• I. Intellectual Property
  • II. Free Software
  • III. Open Source
  • IV. Open Content
  • V. Defining Free
  • VI. Defining Open
  • VII. Open Source Software Licenses
  • VIII. Open Content Licenses
  • IX. Open CourseWare
  • X. Open Educational Resources
  • XI. Open Textbooks
  • XII. Research in Open Education
  • XIII. The Economics of Open
  • XIV. Open Business Models
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  • 13

    Bruce Perens, “The Open Source Definition”

    Read the article at http://opensource.org/docs/osd

    Background

    As a result of fundamental differences between free software and open sources, there was a need to more clearly define what open really meant and differentiate it from free.  The Open Source Definition (OSD) helped to clarify what was meant by open and to distinguish the open movement from the free software movement. Like the DFSG on which it is based, the OSD is used primarily to determine whether or not software licenses qualify for the label “open source.”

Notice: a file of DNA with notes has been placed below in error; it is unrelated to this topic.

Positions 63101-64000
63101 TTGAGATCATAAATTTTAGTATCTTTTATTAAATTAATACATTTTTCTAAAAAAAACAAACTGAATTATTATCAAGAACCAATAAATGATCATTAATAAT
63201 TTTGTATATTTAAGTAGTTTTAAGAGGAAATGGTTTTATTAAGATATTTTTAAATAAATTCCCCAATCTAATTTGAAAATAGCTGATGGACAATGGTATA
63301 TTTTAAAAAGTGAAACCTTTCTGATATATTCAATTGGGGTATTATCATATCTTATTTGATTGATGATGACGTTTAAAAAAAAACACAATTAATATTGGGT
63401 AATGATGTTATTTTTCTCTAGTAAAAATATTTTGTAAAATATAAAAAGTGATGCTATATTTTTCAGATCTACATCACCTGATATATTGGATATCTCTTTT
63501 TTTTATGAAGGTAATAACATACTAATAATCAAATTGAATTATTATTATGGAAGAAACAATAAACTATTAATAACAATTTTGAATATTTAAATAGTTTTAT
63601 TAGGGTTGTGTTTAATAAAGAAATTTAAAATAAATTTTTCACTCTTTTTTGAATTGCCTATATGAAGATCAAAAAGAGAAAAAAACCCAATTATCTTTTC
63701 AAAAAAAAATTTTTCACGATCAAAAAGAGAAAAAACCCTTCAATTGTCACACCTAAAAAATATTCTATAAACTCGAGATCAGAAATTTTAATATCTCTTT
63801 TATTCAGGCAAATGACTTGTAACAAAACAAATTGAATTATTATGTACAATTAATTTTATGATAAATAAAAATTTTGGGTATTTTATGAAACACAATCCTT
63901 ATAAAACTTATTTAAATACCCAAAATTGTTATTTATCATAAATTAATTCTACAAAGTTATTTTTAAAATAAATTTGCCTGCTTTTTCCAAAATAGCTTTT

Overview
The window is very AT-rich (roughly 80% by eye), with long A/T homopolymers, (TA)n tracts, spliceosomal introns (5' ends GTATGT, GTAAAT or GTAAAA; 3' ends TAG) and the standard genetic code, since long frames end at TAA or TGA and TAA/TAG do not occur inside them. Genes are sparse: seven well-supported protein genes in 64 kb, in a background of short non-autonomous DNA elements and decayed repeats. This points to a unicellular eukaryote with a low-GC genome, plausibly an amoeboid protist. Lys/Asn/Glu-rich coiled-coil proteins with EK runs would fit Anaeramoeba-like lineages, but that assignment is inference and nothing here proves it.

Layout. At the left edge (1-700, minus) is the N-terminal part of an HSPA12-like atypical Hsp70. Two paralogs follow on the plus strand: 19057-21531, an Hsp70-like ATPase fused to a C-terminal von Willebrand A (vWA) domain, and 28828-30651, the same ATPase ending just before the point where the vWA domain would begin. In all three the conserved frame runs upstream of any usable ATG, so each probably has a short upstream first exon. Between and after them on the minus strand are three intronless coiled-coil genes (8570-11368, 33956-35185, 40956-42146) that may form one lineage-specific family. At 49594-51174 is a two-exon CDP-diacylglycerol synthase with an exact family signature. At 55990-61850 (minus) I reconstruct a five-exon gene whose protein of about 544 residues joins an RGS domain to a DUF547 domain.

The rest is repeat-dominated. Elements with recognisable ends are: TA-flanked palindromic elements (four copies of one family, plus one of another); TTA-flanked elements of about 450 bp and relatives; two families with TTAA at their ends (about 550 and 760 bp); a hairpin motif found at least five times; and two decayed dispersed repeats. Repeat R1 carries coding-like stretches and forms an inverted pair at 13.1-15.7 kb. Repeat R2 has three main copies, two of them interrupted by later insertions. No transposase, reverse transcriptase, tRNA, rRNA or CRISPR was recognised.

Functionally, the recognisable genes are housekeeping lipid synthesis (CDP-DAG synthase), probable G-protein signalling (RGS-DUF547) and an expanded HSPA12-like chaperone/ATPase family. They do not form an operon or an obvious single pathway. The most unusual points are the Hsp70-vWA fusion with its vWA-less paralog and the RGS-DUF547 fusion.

Key Points

    The definition contains the same conditions as Debian with the addition that the License must be technology neutral – the license can’t require that any specific technology or interface.

    Discussion Questions

    1. How did the Debian Free Software Guidelines influence the Open Definition?
    2. Why is open not the same as free?
    3. Is Google Open? Free? Neither? Both? Why?

    Additional Resources

    Debian Social Contract. (1997). Debian Social Contract, Version 1.0. Retrieved from https://edtechbooks.org/-NQxq

    This content is provided to you freely by EdTech Books.

    Access it online or download it at https://edtechbooks.org/openedreader/the-open-source-definition.